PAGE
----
The viral image of a four-year-old boy asleep on a hospital floor is "in no way staged", the reporter who first obtained the image has said.
Daniel Sheridan from the Yorkshire Evening Post defended the image, after a number of unfounded claims that the image of the boy was fake emerged on social media.
Multiple Facebook and Twitter accounts shared the same story, claiming a "good friend" was a senior nurse at Leeds General Infirmary, and had informed them the boy was put on the floor by his mother for a photograph before being put back onto a trolley.
Among them was Tim Curtis, who has since claimed he "direct quoted" the text to raise awareness of "fake news".
"I was flagging it up in a convo about fake news and punchgate: was concerned I'd seen it snowball on FB. Should never have direct quoted it. Gutted," he explained.
And a medical secretary who also posted the text claims her account was hacked and that she didn't "know anyone in Leeds".
A number of accounts posted the same story about a 'good friend'
Addressing the claims denying the image's authenticity, Mr Sheridan said: "Sarah contacted the Yorkshire Evening Post following her son’s stay at the hospital.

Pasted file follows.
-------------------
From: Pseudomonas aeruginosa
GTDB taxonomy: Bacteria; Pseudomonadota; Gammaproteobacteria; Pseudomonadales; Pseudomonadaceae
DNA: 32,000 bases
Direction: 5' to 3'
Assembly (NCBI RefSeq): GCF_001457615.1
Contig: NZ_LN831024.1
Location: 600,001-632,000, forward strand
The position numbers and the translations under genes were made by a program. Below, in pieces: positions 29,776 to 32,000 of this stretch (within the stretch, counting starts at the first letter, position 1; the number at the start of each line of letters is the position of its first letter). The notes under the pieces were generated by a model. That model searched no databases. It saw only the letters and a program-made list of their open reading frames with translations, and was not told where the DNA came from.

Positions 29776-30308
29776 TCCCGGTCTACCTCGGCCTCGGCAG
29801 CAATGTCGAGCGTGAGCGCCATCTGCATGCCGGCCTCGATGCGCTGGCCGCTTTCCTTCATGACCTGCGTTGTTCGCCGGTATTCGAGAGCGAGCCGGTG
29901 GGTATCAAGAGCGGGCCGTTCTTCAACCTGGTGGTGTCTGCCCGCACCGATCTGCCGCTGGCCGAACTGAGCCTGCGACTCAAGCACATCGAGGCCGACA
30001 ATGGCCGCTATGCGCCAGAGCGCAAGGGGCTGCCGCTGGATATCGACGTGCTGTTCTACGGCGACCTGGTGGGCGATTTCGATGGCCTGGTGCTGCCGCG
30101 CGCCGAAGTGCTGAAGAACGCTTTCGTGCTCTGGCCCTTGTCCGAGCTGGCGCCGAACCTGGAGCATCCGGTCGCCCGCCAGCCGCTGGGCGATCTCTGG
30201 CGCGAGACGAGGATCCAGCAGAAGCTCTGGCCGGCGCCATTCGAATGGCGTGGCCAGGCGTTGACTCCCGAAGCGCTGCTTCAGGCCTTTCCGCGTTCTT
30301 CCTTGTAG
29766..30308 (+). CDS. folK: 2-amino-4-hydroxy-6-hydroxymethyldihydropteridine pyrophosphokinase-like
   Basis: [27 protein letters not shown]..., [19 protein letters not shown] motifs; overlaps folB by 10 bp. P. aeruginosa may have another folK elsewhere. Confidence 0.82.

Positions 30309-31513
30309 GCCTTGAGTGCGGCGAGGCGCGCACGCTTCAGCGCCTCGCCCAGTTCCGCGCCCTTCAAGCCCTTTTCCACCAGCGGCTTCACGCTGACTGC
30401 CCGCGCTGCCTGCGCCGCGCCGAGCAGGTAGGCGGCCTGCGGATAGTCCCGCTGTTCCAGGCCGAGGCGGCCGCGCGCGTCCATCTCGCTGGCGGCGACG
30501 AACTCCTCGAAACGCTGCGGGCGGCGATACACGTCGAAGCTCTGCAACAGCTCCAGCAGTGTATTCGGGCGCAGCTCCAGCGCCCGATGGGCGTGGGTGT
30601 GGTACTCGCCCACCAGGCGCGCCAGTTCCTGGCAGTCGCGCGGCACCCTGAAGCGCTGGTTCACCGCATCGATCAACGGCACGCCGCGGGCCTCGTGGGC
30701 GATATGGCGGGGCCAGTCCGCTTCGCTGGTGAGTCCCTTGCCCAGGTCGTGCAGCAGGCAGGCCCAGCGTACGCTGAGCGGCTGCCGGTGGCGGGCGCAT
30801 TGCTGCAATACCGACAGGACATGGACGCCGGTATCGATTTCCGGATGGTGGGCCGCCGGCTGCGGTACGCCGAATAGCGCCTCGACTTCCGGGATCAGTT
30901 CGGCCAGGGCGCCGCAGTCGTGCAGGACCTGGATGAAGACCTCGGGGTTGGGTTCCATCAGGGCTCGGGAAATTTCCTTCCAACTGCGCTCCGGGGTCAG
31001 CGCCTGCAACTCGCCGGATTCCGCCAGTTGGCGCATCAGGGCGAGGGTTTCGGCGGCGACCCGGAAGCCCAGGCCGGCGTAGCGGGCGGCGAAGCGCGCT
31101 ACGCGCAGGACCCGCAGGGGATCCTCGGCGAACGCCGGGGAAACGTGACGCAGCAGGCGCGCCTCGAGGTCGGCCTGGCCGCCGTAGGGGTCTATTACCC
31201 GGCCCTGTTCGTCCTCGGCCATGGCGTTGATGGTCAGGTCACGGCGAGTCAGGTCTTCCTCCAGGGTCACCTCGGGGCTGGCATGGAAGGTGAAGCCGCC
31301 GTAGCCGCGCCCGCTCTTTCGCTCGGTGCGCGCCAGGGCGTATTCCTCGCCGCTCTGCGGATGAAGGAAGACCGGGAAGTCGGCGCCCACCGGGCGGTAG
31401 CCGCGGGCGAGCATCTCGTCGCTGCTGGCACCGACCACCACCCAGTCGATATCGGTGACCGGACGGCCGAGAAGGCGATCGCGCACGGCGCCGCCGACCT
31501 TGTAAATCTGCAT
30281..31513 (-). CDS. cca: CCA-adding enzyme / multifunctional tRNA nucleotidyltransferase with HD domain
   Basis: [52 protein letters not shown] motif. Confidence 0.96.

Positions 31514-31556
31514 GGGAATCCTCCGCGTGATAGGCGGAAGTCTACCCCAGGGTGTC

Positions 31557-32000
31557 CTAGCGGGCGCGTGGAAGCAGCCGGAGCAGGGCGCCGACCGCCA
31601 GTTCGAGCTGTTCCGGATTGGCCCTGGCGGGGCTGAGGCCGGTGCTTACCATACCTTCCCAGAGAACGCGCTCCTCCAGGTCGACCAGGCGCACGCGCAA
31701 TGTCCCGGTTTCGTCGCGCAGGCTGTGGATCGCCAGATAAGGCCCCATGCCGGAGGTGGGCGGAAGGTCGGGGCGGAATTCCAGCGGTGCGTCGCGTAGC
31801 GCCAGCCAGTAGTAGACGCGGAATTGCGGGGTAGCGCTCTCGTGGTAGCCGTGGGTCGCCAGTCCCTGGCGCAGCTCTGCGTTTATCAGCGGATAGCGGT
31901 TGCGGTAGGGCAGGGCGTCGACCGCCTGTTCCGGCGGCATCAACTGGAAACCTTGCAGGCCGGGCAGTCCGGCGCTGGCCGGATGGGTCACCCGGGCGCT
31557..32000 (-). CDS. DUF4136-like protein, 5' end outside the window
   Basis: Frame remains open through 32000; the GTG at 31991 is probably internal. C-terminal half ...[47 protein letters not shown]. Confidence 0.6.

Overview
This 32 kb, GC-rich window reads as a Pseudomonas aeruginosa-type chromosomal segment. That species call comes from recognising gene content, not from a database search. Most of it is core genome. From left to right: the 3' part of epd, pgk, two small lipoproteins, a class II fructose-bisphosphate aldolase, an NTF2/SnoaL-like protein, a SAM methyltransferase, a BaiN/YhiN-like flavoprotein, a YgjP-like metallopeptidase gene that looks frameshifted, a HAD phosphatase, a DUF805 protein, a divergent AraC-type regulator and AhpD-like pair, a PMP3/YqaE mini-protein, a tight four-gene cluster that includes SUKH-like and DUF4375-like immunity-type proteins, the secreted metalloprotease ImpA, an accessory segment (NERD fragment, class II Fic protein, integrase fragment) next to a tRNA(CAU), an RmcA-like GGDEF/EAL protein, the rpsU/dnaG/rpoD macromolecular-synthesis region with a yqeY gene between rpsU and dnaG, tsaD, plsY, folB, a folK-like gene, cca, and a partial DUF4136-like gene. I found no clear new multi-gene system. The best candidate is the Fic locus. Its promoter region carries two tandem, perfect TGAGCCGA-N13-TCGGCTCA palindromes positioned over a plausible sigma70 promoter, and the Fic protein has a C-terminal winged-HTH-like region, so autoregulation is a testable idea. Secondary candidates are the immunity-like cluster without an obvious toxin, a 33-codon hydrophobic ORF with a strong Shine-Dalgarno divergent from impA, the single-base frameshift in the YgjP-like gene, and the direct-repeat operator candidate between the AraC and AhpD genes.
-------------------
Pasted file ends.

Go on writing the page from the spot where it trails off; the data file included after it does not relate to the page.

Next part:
"I requested and gave time for a full response from Leeds General Infirmary. Within the response, Dr Yvette Oade, Chief Medical Officer at Leeds Teaching Hospitals NHS Trust, confirmed the boy and his family had been given a full apology.
"Within the statement, Dr Oade said 'We are extremely sorry that there were only chairs available in the treatment room, and no bed. This falls below our usual high standards, and for this we would like to sincerely apologise to Jack and his family.'
"No story would ever be published by @LeedsNews without full verification. This was in no way staged, and highlights the need to check all accusations to avoid any miscommunication."
talkRADIO's Mike Graham discusses the viral image
Marc Jones, a professor at Hamad Bin Khalifa University, said it appeared the text alleging the image was fake was being posted to "influential local Facebook groups" in key seats.
"We know the role local FB groups are said to play in this election," he wrote.
The photo has become a central part of the election campaign, particularly after Boris Johnson refused to look at it during an interview, instead pocketing the reporter's phone.
Health Secretary Matt Hancock visited the hospital yesterday to address the photograph, when false claims his adviser was punched by a Labour activist outside were circulated by "senior Tories".
Labour's Jeremy Corbyn said the photo was an example of "what is happening in our NHS".
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